5. says:

    Douglas Niles, The Rod of Seven Parts TSR, 1996 Tired of waiting for the next installment of George Martin s Song of Ice and Fire saga Might as well head back to one of the novels based on the game that revitalized modern fantasy in America The Rod of Seven Parts is one of the oldest legends in the Dungeons and Dragons world, tracing all the way back to the first published materials back when it was still called Chainmail Almost twenty five years after those first books were published, long established TSR author Doug Niles goes back and fleshes out a little Rod of Seven Parts lore.This isn t, and shouldn t be approached as, one of the epic novels that TSR has gotten somewhat famous for Don t go in expecting the sweeping, world changing grandiosity of the original Dragonlance saga, or the deep rootedness of R A Salvatore s seemingly endless saga of Drizzt the dark elf and long may it continue This is a simple standalone novel about a halfling and his rod The usual fantasy material is there he finds himself on a quest through no fault of his own, gets mixed up in a number of bad situations, finds some companions along the way whoprove their worth any number of times, etc It s quick, easy, readable, and fun 1 2

  6. says:

    I put this one down for a while because it really failed to grab and hold my attention at first I like Doug Niles too, so I was surprised by the initial antipathy I felt toward this story After a break I picked it up again, read another chapter, and almost resigned myself to the fact that I would most likely return it to the library unfinished but I hate leaving books unfinished, and I reminded myself of this fact Hence I hunkered down and finished the book.While parts of the story got better, it still failed to gain the kind of momentum I usually see in high fantasy stories particularly those with the Dungeons Dragons brand on the cover I m rereading one of Niles other DD novels Darkwalker on Moonshae and that one has the kind of pacing and story craft to which I m accustomed Sure, I know this isn t high falutin Great Literature but I have my expectations such as they are and The Rod of Seven Parts just didn t ring them all Okay enough for one read, but certainly not worth a reread.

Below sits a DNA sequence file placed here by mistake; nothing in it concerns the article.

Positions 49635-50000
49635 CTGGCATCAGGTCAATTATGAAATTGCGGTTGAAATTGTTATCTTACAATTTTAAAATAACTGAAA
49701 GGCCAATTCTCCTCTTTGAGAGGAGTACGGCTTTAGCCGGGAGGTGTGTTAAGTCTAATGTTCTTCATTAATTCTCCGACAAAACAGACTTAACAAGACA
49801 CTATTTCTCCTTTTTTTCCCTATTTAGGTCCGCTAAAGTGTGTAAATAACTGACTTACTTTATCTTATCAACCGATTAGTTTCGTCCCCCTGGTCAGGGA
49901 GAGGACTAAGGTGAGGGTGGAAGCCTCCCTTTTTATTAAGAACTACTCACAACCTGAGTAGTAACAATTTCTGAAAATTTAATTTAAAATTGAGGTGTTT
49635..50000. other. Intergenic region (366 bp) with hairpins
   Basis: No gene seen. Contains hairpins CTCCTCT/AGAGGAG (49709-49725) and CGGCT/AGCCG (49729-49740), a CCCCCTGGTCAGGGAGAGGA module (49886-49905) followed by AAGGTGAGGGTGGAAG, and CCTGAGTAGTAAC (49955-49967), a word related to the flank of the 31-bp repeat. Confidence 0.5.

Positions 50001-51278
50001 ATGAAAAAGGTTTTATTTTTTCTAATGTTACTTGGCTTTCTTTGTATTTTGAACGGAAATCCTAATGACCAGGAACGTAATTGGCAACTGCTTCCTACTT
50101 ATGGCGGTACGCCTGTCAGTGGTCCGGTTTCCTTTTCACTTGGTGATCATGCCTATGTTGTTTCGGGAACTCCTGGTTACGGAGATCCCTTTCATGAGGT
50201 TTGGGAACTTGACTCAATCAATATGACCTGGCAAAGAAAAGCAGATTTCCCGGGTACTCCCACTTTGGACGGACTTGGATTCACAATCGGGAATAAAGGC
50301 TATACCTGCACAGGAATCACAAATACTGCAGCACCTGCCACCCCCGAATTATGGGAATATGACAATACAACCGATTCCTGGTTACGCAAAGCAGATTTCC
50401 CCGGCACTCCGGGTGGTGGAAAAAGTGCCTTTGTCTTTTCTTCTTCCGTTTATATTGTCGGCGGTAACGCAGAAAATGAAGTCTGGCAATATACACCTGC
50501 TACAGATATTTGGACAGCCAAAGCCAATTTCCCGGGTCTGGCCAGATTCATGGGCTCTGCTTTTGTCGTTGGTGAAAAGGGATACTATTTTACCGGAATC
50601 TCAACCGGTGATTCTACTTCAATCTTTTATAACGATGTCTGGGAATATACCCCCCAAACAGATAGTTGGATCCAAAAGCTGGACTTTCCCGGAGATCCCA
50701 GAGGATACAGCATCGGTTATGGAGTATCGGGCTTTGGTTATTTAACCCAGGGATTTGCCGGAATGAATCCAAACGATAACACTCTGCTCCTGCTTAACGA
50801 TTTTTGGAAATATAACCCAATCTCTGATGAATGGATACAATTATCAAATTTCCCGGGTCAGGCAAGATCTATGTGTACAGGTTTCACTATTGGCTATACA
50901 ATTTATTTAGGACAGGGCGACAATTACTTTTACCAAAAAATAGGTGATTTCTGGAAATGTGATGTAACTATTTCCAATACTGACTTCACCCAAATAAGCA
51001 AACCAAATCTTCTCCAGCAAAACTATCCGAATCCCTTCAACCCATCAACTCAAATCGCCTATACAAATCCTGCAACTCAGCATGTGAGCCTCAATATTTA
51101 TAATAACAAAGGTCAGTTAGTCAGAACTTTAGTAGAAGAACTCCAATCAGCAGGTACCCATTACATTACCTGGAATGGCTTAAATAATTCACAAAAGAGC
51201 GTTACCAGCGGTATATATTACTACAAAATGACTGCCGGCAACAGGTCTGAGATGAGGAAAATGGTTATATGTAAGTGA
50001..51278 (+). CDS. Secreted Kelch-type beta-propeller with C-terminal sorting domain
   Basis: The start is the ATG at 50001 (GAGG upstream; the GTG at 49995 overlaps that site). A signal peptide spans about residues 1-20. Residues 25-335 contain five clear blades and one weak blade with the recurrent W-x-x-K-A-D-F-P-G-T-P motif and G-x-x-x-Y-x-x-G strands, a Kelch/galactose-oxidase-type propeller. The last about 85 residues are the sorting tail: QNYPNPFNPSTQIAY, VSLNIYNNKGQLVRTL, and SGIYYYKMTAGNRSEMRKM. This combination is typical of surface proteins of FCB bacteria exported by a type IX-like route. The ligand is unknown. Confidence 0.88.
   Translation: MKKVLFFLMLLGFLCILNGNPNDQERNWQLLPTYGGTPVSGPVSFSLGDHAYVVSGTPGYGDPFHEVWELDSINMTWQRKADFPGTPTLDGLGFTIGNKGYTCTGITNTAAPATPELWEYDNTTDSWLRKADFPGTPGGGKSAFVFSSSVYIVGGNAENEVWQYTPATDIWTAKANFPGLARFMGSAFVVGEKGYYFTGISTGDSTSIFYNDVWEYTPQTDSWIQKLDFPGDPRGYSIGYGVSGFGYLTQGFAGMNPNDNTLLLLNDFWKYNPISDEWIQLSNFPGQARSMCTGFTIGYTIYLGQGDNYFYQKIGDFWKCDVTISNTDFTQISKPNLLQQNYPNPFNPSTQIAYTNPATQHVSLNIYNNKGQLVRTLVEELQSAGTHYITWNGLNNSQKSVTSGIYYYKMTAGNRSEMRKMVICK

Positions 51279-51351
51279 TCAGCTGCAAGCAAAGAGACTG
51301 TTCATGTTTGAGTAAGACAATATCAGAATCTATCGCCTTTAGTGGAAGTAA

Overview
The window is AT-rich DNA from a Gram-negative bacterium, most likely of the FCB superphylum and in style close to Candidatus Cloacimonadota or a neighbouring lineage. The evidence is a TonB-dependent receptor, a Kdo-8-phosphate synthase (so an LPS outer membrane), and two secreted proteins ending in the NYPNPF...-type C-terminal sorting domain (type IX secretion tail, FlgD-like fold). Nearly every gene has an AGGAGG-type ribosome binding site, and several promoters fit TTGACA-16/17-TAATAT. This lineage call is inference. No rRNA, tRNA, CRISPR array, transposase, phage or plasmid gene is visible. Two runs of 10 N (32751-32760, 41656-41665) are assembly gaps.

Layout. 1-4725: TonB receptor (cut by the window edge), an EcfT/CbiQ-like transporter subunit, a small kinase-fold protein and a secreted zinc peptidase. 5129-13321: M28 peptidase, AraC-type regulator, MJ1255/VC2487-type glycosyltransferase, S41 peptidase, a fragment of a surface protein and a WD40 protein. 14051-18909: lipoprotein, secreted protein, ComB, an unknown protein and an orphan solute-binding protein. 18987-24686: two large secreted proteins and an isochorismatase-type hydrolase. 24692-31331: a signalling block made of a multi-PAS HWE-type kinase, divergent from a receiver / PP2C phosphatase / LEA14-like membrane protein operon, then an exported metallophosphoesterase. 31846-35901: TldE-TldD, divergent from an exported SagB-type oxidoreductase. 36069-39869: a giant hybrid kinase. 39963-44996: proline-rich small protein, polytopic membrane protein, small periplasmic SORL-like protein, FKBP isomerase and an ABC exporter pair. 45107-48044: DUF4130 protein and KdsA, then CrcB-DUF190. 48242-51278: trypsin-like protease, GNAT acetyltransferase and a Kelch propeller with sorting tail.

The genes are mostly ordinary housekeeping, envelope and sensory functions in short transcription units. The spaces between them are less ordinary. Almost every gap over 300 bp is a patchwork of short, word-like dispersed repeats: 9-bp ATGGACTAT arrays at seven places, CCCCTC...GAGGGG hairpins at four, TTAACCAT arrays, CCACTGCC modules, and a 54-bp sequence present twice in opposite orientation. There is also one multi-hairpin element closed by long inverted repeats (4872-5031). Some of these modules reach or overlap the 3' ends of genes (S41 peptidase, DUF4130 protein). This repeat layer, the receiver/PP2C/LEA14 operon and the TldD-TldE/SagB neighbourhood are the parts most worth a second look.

7. says:

    This was a rough read as there is a lot of game material on the Rod of Seven Parts and I have used it as a background thematic item for the Age of Worms Adventure Path part of the reason I picked up the book in the first place was looking for canon history , but this novelization of what life could be like with the Rod involved with a group of people was pretty dull and honestly juvenile There were parts early in the story that were interesting and mysterious but the forced love theme was painful to the point I was annoyed with all the protagonists and was waiting for the TPK After 3 years of picking it up and putting it down I powered through the last 150 pages in a single sitting to be done with it Phew Frankly, those last pages could have been edited to 30 and would have related the story just as well Wind Dukes of Aaqa, maybe some fan fiction out there will do you better justice.